In a bipartisan vote, the North Carolina House approved a measure on Wednesday that bans gender transitioning surgeries for minors.
House Bill 808, Surgical Gender Trans./Minors, passed the chamber in a 74-44 vote, with all Republicans in support and two Democrats — Reps. Garland Pierce of Scotland County and Michael Wray of Northampton County. The margin is veto-proof.
The bill prohibits health care workers from providing “surgical gender transition procedures to any individual under 18 years of age.” The measure contains a number of exceptions, including for minors “with external biological sex characteristics that are unresolvedly ambiguous.”
A previous version of the bill was more expansive, outlawing the administration of puberty blocking drugs or hormonal drugs and imposing stiffer penalties for medical professionals who violate the law.
“These [surgeries] are experimental,” said Rep. Ken Fontenot, R-Wilson, a lead sponsor on the bill. “If someone becomes 18 and they want these things, they should be able to have them. They are old enough to understand the consequences. Their body has come to maturity, and mentally they can make that clear decision.”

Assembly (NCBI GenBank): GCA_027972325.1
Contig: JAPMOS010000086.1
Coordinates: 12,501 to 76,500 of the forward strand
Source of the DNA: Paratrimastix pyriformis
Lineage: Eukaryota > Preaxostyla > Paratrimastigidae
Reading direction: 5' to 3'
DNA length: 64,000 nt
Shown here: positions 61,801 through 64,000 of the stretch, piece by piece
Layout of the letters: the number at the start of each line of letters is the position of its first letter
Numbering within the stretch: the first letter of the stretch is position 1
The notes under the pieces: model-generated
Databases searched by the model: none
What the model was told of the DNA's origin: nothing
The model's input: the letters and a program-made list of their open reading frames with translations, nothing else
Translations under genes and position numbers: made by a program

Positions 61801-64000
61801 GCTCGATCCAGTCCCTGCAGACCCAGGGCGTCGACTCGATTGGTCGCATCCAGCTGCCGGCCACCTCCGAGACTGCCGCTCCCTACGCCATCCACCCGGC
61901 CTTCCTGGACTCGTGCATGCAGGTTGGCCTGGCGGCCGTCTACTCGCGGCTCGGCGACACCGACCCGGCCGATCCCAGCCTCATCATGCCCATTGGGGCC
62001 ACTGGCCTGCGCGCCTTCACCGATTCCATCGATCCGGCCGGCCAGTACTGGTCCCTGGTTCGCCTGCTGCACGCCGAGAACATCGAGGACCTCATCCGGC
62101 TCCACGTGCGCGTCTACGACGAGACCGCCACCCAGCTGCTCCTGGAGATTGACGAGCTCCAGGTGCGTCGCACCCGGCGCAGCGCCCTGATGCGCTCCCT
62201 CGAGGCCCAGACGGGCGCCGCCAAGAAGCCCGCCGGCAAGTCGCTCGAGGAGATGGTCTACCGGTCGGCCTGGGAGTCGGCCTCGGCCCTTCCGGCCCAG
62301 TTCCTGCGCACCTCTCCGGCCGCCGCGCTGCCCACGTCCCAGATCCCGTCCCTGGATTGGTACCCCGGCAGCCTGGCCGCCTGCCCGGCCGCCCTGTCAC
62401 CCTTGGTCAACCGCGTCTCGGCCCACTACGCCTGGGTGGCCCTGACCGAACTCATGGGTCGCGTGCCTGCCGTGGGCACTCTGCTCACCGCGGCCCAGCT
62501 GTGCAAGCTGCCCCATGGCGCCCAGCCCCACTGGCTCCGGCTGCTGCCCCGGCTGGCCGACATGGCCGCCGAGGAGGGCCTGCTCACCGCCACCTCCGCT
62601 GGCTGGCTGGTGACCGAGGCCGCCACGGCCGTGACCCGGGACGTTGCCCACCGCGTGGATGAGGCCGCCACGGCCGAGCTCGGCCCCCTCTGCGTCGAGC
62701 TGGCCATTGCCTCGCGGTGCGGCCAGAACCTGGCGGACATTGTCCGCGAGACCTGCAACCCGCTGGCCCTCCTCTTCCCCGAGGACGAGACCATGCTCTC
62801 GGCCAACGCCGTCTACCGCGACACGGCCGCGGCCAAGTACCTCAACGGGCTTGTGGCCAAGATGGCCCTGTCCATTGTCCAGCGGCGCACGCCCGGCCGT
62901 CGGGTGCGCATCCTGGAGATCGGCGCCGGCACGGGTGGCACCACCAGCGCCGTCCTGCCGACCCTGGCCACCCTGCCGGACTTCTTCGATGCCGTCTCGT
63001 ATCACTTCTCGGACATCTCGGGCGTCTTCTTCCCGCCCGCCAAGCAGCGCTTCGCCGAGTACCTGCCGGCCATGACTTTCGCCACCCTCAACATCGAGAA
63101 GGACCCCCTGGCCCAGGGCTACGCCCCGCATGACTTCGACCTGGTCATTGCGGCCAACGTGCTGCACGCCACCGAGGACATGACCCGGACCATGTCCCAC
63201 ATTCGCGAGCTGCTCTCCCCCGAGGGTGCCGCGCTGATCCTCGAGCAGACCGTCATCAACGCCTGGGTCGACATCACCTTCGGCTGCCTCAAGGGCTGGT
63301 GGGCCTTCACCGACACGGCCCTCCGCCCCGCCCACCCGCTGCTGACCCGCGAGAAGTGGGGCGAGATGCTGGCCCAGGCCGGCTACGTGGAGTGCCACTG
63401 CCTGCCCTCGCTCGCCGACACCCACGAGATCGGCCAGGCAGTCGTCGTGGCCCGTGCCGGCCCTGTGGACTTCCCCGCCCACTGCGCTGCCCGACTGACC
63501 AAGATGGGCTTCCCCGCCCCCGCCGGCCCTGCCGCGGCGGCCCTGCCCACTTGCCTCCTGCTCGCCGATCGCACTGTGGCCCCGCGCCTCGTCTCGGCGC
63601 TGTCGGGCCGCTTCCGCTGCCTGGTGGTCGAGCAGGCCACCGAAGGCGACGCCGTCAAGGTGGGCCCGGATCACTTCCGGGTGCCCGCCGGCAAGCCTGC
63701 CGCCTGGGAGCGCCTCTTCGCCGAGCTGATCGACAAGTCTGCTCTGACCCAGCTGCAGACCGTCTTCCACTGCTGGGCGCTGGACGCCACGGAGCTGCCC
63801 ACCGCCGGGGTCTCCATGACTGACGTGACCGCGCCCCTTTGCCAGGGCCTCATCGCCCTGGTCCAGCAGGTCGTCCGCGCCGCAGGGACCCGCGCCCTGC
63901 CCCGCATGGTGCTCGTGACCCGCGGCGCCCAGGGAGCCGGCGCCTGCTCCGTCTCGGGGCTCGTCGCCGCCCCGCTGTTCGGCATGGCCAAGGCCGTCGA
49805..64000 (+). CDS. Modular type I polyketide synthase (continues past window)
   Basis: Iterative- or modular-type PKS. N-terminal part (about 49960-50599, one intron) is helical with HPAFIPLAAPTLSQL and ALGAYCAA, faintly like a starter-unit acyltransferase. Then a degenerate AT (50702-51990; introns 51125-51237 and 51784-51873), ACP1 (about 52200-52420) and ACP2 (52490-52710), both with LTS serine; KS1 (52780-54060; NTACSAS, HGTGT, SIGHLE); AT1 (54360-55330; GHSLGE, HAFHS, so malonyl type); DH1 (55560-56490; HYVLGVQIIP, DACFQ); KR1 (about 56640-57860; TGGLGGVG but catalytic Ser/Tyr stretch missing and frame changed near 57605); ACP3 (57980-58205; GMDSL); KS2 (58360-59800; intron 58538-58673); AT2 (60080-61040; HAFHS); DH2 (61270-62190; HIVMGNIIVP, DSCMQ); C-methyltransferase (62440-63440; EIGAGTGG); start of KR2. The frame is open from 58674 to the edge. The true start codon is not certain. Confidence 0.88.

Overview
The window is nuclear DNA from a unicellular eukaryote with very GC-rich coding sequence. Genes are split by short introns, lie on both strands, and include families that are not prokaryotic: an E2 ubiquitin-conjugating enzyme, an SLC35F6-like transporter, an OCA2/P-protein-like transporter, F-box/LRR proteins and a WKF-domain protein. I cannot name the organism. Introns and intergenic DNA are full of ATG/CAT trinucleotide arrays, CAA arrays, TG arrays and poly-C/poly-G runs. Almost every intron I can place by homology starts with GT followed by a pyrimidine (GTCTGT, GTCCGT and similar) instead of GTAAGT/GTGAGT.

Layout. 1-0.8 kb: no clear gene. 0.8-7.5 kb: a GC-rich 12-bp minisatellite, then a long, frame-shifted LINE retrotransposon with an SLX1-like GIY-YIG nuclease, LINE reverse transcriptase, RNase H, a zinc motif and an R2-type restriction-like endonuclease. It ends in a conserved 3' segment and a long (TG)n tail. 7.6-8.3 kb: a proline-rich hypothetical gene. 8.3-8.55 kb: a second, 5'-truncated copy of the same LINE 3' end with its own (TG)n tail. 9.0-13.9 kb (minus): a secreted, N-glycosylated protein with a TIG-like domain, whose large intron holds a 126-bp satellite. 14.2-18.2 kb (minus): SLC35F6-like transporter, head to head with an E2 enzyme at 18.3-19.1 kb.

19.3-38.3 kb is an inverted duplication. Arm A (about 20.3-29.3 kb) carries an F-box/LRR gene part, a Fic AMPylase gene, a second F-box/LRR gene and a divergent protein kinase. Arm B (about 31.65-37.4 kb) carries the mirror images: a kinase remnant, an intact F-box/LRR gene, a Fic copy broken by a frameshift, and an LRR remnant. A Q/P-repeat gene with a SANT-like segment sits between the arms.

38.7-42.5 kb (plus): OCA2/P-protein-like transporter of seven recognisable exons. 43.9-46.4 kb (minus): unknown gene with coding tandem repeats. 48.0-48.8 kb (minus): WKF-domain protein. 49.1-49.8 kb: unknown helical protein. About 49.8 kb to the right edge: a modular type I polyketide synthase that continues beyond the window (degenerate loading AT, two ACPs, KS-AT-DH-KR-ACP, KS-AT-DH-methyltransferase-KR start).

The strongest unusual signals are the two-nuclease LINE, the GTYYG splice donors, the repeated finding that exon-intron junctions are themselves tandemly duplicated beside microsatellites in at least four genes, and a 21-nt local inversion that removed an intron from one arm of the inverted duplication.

“If you are under the age of 18 in North Carolina, you cannot get a tattoo at all, even with your parents’ consent,” added Rep. Hugh Blackwell, R-Burke. “You can’t get a body piercing, other than for earrings, without parent consent. But we allow these surgical procedures that, in many instances, maybe are irreversible and life-changing for children who have not arrived at 18 years of age.”
Democrats claimed the bill was anti-transgender and argued that “gender-affirming care” is needed for minors.
“Despite what this bill says, it’s really just about bigotry and a national trend, frankly, to stigmatize the transgender community,” said Rep. Vernetta Alston, D-Durham.
“North Carolina children deserve a natural childhood with all the typical changes and discoveries, shaping who they will become as individuals without medical professionals manipulating the gender confused to line their pockets, permanently altering the bodies of healthy children,” said Tami Fitzgerald, executive director of the N.C. Values Coalition, in a statement.
H.B. 808 now heads to the Senate.